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In the Blink of an Eye Hardcover – July 12, 1999


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Product Details

  • Hardcover: 384 pages
  • Publisher: Random House; 1 edition (July 12, 1999)
  • Language: English
  • ISBN-10: 0375500863
  • ISBN-13: 978-0375500862
  • Product Dimensions: 9.6 x 6.5 x 1.5 inches
  • Shipping Weight: 1.5 pounds
  • Average Customer Review: 3.4 out of 5 stars  See all reviews (48 customer reviews)
  • Amazon Best Sellers Rank: #1,971,113 in Books (See Top 100 in Books)

Editorial Reviews

Amazon.com Review

In the wake of the terrifying explosion of TWA Flight 800 on July 17, 1996, which killed 230 passengers and crew, speculation ran rampant as to the cause of the tragedy. Was it a bomb? A terrorist's missile? Did "friendly fire" from the U.S. government play a role? Rumors spread like brush fire while investigators laboriously fished the pieces of the huge 747 out of the waters off Long Island and began putting the plane back together, piece by piece, to find out the truth. Pat Milton takes us into the world of the FBI agents responsible for investigating Flight 800's horrific last flight. As the days and weeks dragged on for the investigators, public clamor turned up the heat for a suspect, or at least a final determination, one that wouldn't come for months. Milton's protagonist, FBI assistant director James Kallstrom, took the heat and shouldered the blame for a string of false leads, working the public as much as he worked the case--either way, it was a full-time job--and Milton captures the noble spirit of a dedicated man way past his breaking point and then extended further. In the Blink of an Eye works both as an exhaustive, exhausting memoir of a terrifying disaster and an elegant tribute to the dedication of the FBI and all the men and women who helped sort through the pieces to try to put some of Flight 800 back together again. --Tjames Madison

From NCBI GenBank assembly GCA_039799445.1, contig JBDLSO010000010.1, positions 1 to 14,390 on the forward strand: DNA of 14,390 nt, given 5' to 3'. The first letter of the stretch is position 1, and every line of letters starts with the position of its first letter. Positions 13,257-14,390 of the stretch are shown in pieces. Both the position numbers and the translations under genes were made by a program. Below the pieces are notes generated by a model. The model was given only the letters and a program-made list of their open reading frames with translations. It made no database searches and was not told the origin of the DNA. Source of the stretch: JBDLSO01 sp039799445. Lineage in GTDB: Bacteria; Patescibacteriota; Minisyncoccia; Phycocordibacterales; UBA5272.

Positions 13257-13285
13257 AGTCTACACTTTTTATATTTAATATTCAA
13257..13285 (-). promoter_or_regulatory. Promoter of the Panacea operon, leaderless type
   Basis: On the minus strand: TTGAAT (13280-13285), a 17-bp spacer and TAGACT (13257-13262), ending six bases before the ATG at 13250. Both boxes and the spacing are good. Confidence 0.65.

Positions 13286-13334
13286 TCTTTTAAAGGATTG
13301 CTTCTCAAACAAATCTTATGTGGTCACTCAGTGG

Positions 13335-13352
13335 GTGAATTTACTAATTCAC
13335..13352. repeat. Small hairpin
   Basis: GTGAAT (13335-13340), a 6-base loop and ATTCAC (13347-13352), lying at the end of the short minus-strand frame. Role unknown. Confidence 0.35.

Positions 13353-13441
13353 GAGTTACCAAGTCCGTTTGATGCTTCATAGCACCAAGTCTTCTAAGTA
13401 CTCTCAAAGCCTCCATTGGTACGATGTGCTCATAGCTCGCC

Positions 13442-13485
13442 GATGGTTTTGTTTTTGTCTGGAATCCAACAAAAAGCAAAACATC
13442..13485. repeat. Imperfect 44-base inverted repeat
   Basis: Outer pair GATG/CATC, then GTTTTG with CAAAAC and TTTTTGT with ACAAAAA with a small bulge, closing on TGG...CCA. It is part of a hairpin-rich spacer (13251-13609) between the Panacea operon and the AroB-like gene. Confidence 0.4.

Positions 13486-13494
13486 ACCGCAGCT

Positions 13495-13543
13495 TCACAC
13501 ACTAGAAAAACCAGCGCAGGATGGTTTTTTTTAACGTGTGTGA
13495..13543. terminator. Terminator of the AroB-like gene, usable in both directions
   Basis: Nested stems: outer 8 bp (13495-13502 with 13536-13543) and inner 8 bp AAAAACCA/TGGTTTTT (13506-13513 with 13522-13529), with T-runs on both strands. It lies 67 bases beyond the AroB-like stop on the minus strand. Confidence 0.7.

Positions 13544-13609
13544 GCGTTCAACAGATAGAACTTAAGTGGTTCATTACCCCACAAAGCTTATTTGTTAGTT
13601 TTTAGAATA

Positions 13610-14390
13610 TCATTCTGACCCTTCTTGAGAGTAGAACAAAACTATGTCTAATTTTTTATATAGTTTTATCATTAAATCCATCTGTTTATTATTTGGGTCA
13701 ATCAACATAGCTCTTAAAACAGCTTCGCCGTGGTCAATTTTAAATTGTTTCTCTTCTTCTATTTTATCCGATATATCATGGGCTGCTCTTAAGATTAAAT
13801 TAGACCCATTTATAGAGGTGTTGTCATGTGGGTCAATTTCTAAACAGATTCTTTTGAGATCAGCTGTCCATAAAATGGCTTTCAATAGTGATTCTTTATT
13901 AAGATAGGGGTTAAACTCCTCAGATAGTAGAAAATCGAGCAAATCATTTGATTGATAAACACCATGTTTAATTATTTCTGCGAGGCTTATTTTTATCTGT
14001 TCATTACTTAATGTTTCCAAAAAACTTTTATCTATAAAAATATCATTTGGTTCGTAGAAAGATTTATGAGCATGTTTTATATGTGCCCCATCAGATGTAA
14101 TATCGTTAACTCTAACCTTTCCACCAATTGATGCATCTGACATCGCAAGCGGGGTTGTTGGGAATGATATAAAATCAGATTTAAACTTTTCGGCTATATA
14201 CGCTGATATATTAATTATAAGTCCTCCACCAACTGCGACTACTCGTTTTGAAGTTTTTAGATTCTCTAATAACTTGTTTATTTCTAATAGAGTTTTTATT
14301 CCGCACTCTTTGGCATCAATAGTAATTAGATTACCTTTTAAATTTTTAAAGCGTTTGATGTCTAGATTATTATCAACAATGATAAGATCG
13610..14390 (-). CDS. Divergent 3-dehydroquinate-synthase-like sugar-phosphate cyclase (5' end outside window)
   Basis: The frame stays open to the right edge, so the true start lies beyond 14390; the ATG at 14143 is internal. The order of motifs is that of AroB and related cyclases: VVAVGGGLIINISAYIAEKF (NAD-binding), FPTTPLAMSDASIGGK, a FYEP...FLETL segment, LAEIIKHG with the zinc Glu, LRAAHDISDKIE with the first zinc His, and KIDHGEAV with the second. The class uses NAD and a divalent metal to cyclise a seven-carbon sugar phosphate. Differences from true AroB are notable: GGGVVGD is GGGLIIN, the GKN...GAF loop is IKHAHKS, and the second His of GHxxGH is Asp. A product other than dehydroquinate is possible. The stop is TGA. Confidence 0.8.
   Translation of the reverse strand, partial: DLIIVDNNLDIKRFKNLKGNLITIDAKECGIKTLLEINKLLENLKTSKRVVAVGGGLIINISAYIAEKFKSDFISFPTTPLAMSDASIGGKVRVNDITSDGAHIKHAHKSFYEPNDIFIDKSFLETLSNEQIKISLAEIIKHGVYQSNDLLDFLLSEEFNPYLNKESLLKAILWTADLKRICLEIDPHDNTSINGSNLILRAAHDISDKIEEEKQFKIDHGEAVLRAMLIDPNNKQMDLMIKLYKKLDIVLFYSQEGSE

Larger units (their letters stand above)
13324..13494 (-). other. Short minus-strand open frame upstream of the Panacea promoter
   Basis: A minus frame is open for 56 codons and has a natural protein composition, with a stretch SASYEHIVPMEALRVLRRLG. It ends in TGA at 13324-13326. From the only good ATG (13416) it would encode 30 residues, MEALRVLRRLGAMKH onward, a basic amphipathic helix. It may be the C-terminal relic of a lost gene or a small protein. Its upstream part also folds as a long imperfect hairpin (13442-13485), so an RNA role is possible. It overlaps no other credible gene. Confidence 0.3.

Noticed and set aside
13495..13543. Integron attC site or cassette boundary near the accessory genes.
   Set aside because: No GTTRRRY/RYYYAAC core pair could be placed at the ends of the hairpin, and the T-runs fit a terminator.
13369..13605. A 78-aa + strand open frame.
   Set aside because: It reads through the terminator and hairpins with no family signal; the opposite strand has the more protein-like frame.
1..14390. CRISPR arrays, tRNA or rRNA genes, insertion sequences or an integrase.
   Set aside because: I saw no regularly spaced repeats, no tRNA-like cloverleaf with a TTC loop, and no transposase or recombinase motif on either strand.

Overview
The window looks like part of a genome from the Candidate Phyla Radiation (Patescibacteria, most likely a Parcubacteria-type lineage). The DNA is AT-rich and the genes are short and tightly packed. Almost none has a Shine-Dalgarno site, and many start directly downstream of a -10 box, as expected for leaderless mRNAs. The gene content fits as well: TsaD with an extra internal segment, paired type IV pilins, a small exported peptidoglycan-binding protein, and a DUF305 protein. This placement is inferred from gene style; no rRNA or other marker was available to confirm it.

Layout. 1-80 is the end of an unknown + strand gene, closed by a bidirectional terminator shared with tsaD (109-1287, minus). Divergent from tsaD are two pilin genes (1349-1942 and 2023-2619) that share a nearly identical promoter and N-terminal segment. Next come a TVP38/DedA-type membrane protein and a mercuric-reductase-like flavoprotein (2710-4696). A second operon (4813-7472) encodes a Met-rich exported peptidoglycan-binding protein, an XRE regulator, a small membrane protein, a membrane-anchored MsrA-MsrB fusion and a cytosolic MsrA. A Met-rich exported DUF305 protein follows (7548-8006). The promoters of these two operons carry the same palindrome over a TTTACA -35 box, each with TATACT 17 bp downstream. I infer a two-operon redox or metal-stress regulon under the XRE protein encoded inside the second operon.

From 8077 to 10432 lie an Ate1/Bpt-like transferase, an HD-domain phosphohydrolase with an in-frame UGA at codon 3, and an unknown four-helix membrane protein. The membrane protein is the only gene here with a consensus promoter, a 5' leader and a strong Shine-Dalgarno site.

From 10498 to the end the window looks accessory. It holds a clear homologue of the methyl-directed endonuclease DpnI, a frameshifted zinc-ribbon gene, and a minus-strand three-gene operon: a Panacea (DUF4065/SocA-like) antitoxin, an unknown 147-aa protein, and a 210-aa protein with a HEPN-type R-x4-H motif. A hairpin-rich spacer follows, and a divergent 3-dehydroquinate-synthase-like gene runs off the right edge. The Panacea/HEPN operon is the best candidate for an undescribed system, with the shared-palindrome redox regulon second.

From Booklist

This "gripping, inside story of the biggest investigation in FBI history" (Random publicist) does, indeed, possess empty excitement galore for the nation's gapers. Bonnie Smothers

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Customer Reviews

This book reads like a novel, though it is tragically true.
R.P. Brower, Jr.
I'm not a conspiracy theorist, but as a retired investigator just delving into the facts gives you a piece of the puzzle in which to place it next to the next piece.
Frank Romo Jr.
She has been wowed by the FBI and without an idea as to where she was going the FBI would never have given her so much help.
Hugh R. F. Campbell

Most Helpful Customer Reviews

16 of 18 people found the following review helpful By A Customer on July 15, 1999
Format: Hardcover
The book, as well-written as it is, does not present the full story of TWA 800. In it's haste to glorify the role of the FBI in the investigation, it neglects to mention that FBI agent James Kallstrom stole a piece of the wreckage to give away as a souvenir, the very crime for which journalist James Sanders, author of "The Downing of TWA Flight 800" was arrested, charged, and convicted of in a clear effort to silence him. Milton's book also fails to note that during the trial of James Sanders, sworn testimony by the scientist who conducted lab tests on behalf of the NTSB and the FBI revealed that the government greatly misrepresented the results of the lab tests to the public, in an effort to discredit independent lab tests conducted by Jams Sanders and reported in his book. That the government was proven in a court of law to have lied to the public about TWA 800 might seem worthy of note to most people, but apparently not to Milton. Milton's book also attempts to trivialize the over one hundred witnesses who saw a bright object trailing smoke, described as a missile by witnesses with military experience, streak up from where the Navy was conducting weapons tests through the sky towards the 747. This book is a pure propaganda work, intended to counter "The Downing of TWA Flight 800" (which is also available through Amazon.com).
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9 of 9 people found the following review helpful By Dave M on February 26, 2001
Format: Paperback